This, in turn, raises questions about the country’s commitment to the rule of law and democracy in the region. This also has consequences for the continued support of other world powers who have kept a keen interest on developments in the region such as the European Union and the US, who may be a bit reluctant to work with Chad’s unconstitutional military junta.
An issue of concern with dire consequences is the fact that Dèby was killed by rebels, who are non-state actors. This could potentially embolden other dissidents and terrorist groups who thrive on exploiting local grievances. Their efforts are invariably met by intensified efforts at enforcing peace and security by states in the region.
The problem with this is that it could further reinforce an already militaristic approach to regional stability, at the expense of non-militaristic approaches such as socio-economic and political factors.
The timing of his death poses significant challenges for security forces. Troops across the region already have their hands full assisting with enforcing lockdown measures while the activities of extremist groups continue unabated.
There’s also a danger that some ISIS-affiliated violent extremist groups could seize the moment to intensify their activities across the Sahel region. They may also capitalise on his death to seek expansion through renewed recruitment and disinformation on social media.
Despite these uncertainties and concerns, Nigeria has a role to play in stepping up to the plate to provide the region with the leadership it needs at this time.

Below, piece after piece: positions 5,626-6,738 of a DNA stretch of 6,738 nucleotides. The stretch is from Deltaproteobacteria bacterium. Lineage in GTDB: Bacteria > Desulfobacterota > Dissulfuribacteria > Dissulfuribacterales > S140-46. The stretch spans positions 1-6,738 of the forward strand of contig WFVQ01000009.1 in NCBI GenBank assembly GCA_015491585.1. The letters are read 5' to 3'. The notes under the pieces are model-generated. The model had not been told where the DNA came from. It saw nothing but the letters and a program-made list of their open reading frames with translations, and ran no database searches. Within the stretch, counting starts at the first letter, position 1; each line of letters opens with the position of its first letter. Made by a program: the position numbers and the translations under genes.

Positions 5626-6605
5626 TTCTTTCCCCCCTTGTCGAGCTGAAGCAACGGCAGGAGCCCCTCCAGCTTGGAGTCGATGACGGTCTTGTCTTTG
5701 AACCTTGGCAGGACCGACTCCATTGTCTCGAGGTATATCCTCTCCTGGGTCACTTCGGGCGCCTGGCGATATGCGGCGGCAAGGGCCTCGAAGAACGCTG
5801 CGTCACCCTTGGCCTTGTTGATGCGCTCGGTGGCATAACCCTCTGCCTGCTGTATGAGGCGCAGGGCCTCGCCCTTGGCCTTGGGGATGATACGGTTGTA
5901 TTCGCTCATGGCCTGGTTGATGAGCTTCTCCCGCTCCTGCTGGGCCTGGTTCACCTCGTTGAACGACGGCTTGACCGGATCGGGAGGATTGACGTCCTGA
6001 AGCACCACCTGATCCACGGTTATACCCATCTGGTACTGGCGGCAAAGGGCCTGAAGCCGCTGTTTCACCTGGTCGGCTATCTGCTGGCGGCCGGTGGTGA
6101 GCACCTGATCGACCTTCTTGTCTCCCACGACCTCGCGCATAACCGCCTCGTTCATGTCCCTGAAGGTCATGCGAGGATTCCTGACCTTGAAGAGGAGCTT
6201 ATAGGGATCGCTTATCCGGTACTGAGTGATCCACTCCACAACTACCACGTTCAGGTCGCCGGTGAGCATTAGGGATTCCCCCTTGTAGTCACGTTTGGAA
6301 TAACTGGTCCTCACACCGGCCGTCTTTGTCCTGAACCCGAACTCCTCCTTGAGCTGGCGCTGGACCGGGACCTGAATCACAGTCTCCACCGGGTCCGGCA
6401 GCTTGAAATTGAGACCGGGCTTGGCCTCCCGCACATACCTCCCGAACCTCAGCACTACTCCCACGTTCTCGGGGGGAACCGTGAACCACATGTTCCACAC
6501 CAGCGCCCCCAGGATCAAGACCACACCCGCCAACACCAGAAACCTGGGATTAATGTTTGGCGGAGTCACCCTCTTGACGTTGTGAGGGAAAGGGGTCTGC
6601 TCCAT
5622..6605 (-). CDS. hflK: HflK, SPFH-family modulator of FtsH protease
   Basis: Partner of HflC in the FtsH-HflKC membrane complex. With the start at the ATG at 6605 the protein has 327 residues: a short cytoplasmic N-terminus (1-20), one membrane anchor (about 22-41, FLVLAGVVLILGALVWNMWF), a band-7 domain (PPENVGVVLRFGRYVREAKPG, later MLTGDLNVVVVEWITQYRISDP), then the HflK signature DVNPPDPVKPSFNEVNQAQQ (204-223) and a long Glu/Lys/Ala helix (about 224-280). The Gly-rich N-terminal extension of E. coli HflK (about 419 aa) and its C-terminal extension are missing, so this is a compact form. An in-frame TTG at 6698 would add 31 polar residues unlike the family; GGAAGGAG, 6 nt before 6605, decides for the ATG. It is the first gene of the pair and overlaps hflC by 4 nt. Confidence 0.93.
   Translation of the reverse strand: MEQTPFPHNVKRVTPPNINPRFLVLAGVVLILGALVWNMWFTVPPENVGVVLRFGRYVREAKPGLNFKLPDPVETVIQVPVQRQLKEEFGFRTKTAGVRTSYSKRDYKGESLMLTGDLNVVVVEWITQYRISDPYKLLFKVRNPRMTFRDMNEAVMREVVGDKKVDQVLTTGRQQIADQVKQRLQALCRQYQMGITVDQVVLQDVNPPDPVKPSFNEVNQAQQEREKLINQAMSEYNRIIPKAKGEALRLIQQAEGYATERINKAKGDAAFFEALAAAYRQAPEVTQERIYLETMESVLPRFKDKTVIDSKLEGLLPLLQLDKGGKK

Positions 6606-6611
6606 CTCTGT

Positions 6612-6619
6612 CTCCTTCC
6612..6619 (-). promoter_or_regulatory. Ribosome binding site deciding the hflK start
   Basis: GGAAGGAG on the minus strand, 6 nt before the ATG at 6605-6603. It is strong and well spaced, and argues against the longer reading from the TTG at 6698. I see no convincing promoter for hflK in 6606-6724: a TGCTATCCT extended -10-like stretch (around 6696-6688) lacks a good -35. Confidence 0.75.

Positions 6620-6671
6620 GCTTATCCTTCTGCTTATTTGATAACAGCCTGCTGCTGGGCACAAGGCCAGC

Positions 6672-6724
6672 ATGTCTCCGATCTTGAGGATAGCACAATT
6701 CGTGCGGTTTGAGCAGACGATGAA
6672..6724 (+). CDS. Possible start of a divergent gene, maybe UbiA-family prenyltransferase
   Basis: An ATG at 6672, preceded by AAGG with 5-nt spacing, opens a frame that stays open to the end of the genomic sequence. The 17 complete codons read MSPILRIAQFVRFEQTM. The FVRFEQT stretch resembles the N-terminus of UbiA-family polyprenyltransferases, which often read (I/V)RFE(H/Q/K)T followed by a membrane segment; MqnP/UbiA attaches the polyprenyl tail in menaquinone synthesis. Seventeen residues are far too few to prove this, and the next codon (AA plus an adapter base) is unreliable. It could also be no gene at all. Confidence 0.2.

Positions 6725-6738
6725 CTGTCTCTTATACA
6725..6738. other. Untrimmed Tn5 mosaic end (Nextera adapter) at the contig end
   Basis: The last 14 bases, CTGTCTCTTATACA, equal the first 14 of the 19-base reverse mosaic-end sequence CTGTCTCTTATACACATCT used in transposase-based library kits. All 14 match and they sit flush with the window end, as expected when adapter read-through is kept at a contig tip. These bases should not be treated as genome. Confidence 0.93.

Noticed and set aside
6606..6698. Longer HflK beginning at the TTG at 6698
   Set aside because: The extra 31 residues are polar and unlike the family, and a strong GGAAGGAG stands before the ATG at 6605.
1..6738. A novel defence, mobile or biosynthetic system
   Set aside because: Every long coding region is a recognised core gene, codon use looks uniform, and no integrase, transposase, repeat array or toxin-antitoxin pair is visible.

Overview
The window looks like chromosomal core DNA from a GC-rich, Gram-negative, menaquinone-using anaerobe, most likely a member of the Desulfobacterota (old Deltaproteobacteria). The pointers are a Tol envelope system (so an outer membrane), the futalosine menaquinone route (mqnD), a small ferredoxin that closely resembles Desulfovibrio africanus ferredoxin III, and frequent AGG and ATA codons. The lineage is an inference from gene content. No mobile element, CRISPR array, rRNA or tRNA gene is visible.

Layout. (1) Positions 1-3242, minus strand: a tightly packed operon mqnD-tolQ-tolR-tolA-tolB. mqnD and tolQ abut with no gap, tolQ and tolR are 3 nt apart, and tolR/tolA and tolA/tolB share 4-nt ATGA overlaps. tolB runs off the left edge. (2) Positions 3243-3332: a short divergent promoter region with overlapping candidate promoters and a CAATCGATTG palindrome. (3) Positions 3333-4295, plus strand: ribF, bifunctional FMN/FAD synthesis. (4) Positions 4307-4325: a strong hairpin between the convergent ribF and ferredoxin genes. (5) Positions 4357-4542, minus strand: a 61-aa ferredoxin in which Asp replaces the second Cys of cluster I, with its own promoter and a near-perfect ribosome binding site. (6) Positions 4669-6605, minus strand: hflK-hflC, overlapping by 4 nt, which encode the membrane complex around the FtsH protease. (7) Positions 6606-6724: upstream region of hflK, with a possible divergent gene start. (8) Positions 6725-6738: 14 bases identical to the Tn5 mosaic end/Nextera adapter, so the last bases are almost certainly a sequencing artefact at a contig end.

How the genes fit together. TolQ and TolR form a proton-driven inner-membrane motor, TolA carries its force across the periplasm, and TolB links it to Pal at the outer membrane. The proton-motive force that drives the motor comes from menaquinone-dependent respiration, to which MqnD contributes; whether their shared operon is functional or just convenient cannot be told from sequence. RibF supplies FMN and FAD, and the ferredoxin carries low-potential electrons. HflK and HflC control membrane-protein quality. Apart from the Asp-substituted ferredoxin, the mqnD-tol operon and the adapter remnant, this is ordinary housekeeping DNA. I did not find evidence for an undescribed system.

Nigeria’s leadership in the region in the past has been crucial to state survival as well as regional peace, security and stability. Nigeria for example led the Economic Community of West African States’ Monitoring Group (ECOMOG) interventions in Sierra Leone and Liberia.
With the vacuum created in the region following the death of Dèby, Nigeria must act decisively now more than ever, to promote regional peace, security and stability.
To do this efficiently and effectively, Nigeria must expend its diplomatic and political capital in mobilising key regional partners. Dispatching a Special Envoy to the Lake Chad Basin and Sahel regions would be a first step. It must also provide renewed reassurances of its continued commitment to security cooperation with the Multinational Joint Task Force and other West African states.
It’s much needed leadership efforts must also reflect the mutually linked security concerns of the states in the region and their societies for it to stand the test of time. Hesitation on the part of Nigeria will have dire consequences for its own internal peace. It will also have a negative domino effect across the broader region.
Folahanmi Aina does not work for, consult, own shares in or receive funding from any company or organization that would benefit from this article, and has disclosed no relevant affiliations beyond their academic appointment.
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This content was originally published by The Conversation. Original publishers retain all rights. It appears here for a limited time before automated archiving.By The Conversation